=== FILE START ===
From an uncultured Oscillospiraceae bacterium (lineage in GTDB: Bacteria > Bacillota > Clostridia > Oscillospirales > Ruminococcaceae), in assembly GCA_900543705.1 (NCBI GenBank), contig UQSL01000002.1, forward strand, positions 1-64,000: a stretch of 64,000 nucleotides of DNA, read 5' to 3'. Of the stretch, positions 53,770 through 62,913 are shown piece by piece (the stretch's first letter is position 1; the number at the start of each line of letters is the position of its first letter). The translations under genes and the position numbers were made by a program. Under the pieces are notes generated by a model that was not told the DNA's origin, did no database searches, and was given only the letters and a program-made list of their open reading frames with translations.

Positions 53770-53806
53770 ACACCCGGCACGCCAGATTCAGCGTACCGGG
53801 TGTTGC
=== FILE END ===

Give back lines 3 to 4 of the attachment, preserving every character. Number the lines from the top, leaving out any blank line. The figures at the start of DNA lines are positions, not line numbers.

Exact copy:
53770 ACACCCGGCACGCCAGATTCAGCGTACCGGG
53801 TGTTGC